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Sajeev
Community Manager

The Underappreciated Catalytic Converter?

Check out this video and note that a new Hellcat makes 707hp (SAE net, not SAE gross) on catalytic converters.  I think when you see how far cats have evolved, what benefit they give, it's real easy to love them even if you are a performance junkie.  

 

I always go back to the Hellcat's 707hp when people with not-racing cars talk about removing their cats, because odds are they will never make enough power for cats to be a restriction.  My last such argument was the most obvious: with a guy with a 150hp Lincoln Town Car, and I had to apologize for laughing when he said he was gonna remove the cats so it will go faster. (owner is a nice guy, just unaware of other issues like a 50mm throttle body, 14 lb/hr injectors, and terrible heads/cam that make his plan impossible.) 

 

And if you have an older vehicle with 2-way or early 3-way cats, just upgrading to an off-the-shelf modern cat will outflow your engine for years to come.    Tell me what you think of this! 

 

 

https://www.youtube.com/watch?v=Jj-ufVglr6M

 

 

20 REPLIES 20
Pepperalls
Detailer

I personally find this really interesting. At times I have faced "the environmental comments" when driving an older vehicle to school or work. A bit of performance loss is situational... it wouldn't matter a bit (if I put cats on) in some of the rides I have had because they just cruise (I'm not racing). I would enjoy being able to use the rebuttal of "yeah it's a 66 inline six but has a 2017 cat system and blows cleaner than your 2011 Honda". Maybe that isn't a realistic goal.

 

But a how-to article/video that showed how to properly apply a modern cat and such to older configurations would be interesting.

 

-something 50s or earlier (pre pcv valve and limp factory performance)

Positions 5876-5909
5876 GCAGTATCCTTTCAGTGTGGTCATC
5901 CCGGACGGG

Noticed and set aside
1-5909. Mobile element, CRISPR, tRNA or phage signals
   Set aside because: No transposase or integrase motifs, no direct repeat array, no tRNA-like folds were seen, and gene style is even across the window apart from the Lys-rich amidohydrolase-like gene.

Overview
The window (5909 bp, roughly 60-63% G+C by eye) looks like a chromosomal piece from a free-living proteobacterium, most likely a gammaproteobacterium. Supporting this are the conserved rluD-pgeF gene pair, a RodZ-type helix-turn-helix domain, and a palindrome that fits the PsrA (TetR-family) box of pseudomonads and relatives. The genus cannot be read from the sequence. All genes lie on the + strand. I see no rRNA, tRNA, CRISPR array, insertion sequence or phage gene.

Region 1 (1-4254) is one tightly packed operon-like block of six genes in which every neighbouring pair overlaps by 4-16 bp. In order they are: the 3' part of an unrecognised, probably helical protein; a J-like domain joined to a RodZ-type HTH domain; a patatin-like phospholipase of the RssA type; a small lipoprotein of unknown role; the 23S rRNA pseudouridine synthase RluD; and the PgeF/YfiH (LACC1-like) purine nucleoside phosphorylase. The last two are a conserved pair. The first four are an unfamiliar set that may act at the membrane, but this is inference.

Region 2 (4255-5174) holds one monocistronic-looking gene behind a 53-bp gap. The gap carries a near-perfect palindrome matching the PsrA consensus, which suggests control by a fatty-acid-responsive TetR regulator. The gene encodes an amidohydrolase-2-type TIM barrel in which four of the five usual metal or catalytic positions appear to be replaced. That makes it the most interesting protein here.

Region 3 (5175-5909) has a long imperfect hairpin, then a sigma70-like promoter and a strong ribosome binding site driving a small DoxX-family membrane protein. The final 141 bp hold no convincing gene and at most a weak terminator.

-60s carb keeping the carb

-old engine with modern efi

-maybe even early efi gen1 cat era

 

Besides, there may come a time that this might become a compliance piece to drive old cars in some places. Some DIY as an option than having to do a compliant engine swap makes sense to me.

Greg_I
Detailer

Admittedly, I am guilty of removing the cat on a few older vehicles I have owned in the past. Mainly as a cost savings move for dealing with a plugged bead type unit. Here in Michigan there's no emissions testing, so there's no enforced penalty for removing it. That said, I agree that there is little to no real benefit for removing it, I think for anyone worried about a restrictive exhaust, changing the muffler will allow for better results, however I think that exhaust technology in general is quite good these days. The only reason to swap a muffler on a new vehicle is for sound purposes.

Sajeev
Community Manager

Great feedback @Greg_I @Pepperalls as I think many opinions would change if information on 1) "upgrading" a pre-emissions car to a modern cat (might be harder than expected) and 2) dyno testing an all original malaise-era car with a modern cat to see how much power it picks up, and if it gets any cleaner.

 

Of course with the malaise era cars you will also need to upgrade the cam/heads/pistons (many had deep dishes for low compression) to take full advantage of the better tech. And pre-emissions vehicles might need some modifications to keep a cat from melting...who knows. 

 

 

56Tiger
Pit Crew

I had a 1989 Town Car, with the same 150 hp 302 you described. At 180,000 miles, I removed it and installed a Mustang 225 hp 302. Was it a race car? No, but it was noticeably quicker. One of the best cars I have owned! 

DougL
Intermediate Driver

I don't think that installing a catalyst on an older vehicle is realistic. The catalyst requires very tight fuel control that just does not exist on pre emissions vehicles. I expect my 53 Mercury flathead would plug up a modern catalyst in short order. A modern feedback fuel injection system would be required, at a minimum. Upgrading an early catalyst to a modern catalyst is much more realistic.
Ducknuts
Pit Crew

I had a Ford Fiesta in the early 80's and replaced the catalytic with a straight 'tester' pipe. That made that little car run much better and it would still pass emission tests. The only problem was that if would backfire under certain circumstances and it sounded like a rifle shot going off. I don't really know about the performance of the newer cars  and the effect of the catalytic, but you don't see them on race cars.

Sajeev
Community Manager

Go test drive a 400-700hp car sometime, they are amazing. And they have cats. 

DougL
Intermediate Driver

FYI, in Europe, many race cars are required to have catalysts.
MichaelD
New Driver

The only problem have with the (mandatory) cats here in Calif is the price! but as the saying goes--how much horsepower can you afford~~~
gudsplr
New Driver

When I encounter someone complaining about catalytic converters I wonder what air they breath.

In 1965, in the SF Bay area, I and friends had to stop playing tennis because our lungs and chests hurt so badly from the smog.